Saturday, May 19, 2007


Harper Lee and Truman Capote

Coming up with many movies on the flavour of the day is nothing new. Robin Hood had one by Patrick Bergin and Uma Thurman going head to head with Kevin Costner's, we have the clash of the space asteroids with Deep Impact and Armageddon, and volcanic eruptions with Volcano and Dante's Peak. One inevitably is more memorable than the other, partly because of the timing of the release, as well as the stars attached to the project. The biopics of Truman Capote had seen Capote make its way here in 2006, while Infamous was being held back in its local release, until now.

It's inevitable to compare the two movies. Just to get it out of the way, Capote has a better Truman Capote performance in Philip Seymour Hoffman, but in my opinion Infamous triumphs over everything else because it kept itself tight. While essentially the same story, with regards to Capote's intricate research into a Kansas family killing for his book In Cold Blood, and befriending the murderers inside the prison cell, there are many moments in Infamous where you do think that you're revisiting key scenes again, and suspect that such scenes probably stem from translating from the same script.

But Infamous had crafted a more intimate look into Capote's life during this time, as well as examine his interactions with the people around him, in particular, that with Harper Lee (Sandra Bullock). The wining, dining, mingling with the who's who of society and the stars of yesteryear are featured here as well, as is a Truman Capote who is more shrewd, calculative and at times manipulative, subconsciously or otherwise, talking behind other's backs, and using them as tests subjects on the sly. What I also liked was that it devoted some time to the friendship between Capote and Harper Lee, which was glossed over in the other film (here it was alleged that Lee's To Kill a Mockingbird's Dill character, was based on Capote. Hmm).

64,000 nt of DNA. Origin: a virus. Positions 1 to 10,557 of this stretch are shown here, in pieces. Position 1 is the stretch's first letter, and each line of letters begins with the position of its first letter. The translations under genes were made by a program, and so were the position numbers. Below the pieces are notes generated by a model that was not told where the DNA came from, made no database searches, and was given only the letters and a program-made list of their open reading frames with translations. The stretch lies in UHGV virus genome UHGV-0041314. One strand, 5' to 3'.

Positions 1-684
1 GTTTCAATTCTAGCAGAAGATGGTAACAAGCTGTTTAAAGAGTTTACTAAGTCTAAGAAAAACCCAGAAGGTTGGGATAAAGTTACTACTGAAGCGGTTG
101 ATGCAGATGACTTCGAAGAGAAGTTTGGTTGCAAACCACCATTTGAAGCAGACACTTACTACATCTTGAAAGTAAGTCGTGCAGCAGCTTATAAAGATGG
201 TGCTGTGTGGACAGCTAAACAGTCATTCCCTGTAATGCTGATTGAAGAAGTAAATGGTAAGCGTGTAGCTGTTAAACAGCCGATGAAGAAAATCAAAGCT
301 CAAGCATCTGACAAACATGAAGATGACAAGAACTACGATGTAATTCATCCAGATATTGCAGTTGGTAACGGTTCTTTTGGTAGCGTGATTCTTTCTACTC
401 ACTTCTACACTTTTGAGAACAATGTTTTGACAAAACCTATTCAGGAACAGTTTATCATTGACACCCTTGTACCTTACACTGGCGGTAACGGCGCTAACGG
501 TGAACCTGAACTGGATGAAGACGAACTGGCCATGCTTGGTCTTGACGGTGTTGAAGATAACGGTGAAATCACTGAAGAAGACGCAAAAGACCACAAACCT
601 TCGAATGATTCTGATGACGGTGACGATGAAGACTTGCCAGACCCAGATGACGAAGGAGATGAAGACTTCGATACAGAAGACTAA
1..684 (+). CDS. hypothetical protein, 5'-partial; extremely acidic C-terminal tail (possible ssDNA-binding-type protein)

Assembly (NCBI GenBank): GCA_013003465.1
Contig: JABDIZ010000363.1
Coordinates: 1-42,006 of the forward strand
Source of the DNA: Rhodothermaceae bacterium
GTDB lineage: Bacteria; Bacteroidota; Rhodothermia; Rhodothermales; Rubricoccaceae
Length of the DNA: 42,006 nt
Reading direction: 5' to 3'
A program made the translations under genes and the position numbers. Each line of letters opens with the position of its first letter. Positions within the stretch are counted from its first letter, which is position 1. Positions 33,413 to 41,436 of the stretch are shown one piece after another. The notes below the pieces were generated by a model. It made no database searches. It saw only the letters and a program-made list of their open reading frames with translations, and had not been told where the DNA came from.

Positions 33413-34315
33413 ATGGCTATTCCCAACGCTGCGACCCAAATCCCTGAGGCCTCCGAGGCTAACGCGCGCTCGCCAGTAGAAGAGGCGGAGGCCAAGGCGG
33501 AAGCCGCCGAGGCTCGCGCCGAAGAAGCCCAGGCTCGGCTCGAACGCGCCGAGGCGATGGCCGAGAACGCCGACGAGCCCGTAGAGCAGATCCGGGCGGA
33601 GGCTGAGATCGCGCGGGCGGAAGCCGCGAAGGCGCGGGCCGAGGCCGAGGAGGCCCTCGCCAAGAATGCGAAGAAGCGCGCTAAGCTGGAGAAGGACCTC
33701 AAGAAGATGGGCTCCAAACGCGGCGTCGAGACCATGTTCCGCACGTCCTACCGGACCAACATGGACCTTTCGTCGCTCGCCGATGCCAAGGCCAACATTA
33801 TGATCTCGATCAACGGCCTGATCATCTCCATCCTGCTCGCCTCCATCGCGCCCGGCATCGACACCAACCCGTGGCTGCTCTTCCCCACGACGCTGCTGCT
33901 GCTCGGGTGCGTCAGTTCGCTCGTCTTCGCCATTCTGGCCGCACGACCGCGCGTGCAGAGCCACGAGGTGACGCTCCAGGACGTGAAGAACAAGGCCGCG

Infamous has more star power, even though the stars appear in short scenes throughout. There's Gwyneth Paltrow showcasing her vocals and performing a song (which interpret it anyhow you want, I thought she could have been singing about her love loss with Brad Pitt), Sigourney Weaver, Isabella Rosellini, Daniel Craig as one of the murderers Perry Smith, and director Peter Bogdanovich who did Saint Jack. Perhaps what I thought was against the grain in terms of presentation, was the characters sans Capote, who were speaking to the camera at times in mock interviews, as they share their deepest thoughts on the enigmatic man.

Toby Jones put up a commendable performance as the effeminate man (the entire gay-feminine demeanour amplified in Infamous), but should you compare his Capote with Philip Seymour Hoffman's, then it'll just fall slightly short of the benchmark. And I was surprised that Toby Jones' filmography included Dobby the House Elf in Harry Potter and the Chamber of Secrets.

If you've watched Capote, then you might consider giving Infamous one a skip because of the premise and storyline covered. However, if you felt that Hoffman's performance was the only saving grace in Capote, then you might want to watch this to see how much better that could have been, should this story based on the George Plimpton book be used instead.
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